LONG gone are the days when Templestowe was known as a sleepy rural area.
But at one of the suburb’s original farmhouses, homebuyers can step back in time.
Believed to have been built in the early 1900s, the two-bedroom weatherboard cottage’s charming character has been well preserved and maintained.
The 1.37ha site at 7 Watties Rd is also surrounded by equally large blocks, with stunning views across the paddocks to the CBD and Dandenong Ranges.
The house has even charmed experienced real estate agent, Steve Schumann, of Fletchers Manningham.
“It’s like a little museum, a work of art – it’s got some real history behind it,” Mr Schumann said.
“You’d swear you were out in the Yarra Valley here. I don’t have anything to compare it to.”
Iris Da Costa bought the property 25 years ago with her husband, and she and her family have also loved the home’s charm and tranquillity.
Her daughter, Karen Da Costa, said plenty of fun family times had been held there over the years, with her sons riding motorbikes across the paddocks and her sister living at the house for awhile.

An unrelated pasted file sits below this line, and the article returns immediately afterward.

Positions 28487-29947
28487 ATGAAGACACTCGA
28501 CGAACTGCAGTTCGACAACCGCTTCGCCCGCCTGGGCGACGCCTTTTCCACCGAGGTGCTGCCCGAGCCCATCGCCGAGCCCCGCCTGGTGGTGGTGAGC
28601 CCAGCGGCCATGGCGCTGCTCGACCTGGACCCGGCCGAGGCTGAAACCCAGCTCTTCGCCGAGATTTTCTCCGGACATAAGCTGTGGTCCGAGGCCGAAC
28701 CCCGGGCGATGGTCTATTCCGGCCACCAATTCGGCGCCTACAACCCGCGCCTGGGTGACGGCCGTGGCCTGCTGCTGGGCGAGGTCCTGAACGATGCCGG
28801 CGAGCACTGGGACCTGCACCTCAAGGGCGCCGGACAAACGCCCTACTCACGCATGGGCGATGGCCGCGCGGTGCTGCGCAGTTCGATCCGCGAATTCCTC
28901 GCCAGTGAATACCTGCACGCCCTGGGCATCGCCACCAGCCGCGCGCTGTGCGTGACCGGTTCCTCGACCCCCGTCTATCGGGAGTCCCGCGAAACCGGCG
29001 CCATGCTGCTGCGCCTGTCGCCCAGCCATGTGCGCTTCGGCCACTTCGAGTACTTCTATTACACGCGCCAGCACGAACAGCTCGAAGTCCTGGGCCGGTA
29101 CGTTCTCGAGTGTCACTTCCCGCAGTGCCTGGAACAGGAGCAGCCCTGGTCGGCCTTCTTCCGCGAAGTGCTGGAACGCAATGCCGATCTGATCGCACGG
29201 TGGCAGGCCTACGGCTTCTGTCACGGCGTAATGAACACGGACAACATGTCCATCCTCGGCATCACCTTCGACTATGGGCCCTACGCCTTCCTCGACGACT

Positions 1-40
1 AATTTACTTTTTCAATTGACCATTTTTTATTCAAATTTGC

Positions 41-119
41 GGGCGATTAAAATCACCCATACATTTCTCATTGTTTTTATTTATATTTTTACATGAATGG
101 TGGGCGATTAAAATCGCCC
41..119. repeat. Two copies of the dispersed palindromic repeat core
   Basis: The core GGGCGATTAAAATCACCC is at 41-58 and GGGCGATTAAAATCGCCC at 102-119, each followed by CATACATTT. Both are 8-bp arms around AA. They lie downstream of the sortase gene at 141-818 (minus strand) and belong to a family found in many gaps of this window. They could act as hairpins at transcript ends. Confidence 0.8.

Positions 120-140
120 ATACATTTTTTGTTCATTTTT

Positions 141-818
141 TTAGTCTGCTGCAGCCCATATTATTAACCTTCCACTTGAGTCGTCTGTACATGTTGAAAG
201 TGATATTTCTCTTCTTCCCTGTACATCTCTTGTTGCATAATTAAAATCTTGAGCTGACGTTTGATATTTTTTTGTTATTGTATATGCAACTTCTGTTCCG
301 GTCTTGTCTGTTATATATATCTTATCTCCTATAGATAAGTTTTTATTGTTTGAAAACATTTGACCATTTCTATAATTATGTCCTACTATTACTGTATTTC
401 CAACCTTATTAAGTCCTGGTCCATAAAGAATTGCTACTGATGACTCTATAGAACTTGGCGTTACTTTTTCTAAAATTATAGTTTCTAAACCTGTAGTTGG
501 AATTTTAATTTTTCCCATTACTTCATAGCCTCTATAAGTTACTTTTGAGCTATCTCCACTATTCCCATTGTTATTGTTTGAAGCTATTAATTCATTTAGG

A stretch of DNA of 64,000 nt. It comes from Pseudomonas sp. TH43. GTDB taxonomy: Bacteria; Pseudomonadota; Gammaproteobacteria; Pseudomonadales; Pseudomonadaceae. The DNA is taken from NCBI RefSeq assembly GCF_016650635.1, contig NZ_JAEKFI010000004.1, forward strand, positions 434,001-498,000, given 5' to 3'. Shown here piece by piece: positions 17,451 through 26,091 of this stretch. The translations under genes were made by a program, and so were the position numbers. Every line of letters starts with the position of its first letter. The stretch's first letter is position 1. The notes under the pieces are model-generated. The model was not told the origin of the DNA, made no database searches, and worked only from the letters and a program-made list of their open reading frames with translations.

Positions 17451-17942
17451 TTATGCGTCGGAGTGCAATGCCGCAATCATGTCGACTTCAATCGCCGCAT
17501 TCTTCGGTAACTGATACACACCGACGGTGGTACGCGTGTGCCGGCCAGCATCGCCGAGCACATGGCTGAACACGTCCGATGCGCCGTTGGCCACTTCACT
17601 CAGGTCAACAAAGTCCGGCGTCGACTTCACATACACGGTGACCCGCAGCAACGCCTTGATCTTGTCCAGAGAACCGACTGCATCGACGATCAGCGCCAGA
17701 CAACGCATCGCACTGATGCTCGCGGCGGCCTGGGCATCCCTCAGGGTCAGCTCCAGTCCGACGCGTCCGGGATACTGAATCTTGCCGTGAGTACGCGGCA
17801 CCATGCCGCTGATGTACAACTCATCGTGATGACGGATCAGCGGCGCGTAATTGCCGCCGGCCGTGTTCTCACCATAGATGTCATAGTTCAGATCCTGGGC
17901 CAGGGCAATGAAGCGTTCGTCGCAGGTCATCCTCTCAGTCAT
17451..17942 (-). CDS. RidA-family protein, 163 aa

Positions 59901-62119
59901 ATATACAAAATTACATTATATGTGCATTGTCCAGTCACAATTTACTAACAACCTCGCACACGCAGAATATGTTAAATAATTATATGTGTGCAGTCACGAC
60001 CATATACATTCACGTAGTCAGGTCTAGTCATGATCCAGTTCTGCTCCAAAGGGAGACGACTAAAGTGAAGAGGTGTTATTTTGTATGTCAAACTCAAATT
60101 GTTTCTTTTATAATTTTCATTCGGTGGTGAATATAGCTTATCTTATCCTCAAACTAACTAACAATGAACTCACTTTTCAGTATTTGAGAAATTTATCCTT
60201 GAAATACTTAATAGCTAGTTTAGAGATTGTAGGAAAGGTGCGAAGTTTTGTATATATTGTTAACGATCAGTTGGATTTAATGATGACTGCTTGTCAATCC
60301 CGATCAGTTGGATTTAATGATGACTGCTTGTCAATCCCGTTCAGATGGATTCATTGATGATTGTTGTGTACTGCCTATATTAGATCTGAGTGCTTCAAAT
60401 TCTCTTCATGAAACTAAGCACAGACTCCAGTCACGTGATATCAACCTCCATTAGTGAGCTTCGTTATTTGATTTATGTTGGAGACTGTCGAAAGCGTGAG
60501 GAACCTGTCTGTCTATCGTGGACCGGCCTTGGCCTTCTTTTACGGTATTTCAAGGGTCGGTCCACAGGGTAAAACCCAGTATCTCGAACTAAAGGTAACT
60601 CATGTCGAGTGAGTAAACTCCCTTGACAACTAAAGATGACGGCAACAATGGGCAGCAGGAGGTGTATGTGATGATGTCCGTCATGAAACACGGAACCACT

“Blocks like this just don’t come up very often,” she said. “It’s beautiful and got a lot of charm, and it’s nice and quiet. At night, you can see right over Lower Plenty Rd.”
Ms Da Costa said her mother had restored the property “quite a bit” when she bought it, as it was quite rundown.
It now features a country-style kitchen with a cast iron kitchen stove while in the living room, and one bedroom, there are open fireplaces.
A claw foot bath is in the extended bathroom and throughout the house, there are pine floors, stained glass windows and high ceilings.
The property also includes a dam.
Mr Schumann noted that while the house had no heritage overlay, the area did have a single dwelling covenant while its environmental significance ensured no one could subdivide the north-facing block.
“You can’t just bulldoze the block — there is an overlay on the land from Manningham City Council in which you would have to get approval on what to build on the block,” he said.
“Any new buildings would have to match the surroundings. It will stay as acreage around here.”
Despite its small size and council restrictions, Mr Schumann said he’d had “lots and lots” of interest in the house.
“It seems to be more families, people who want to buy the block and build a family home,” he said.
The house will go to auction on Saturday, July 1 at 10am.
SUBURB PROFILE: TEMPLESTOWE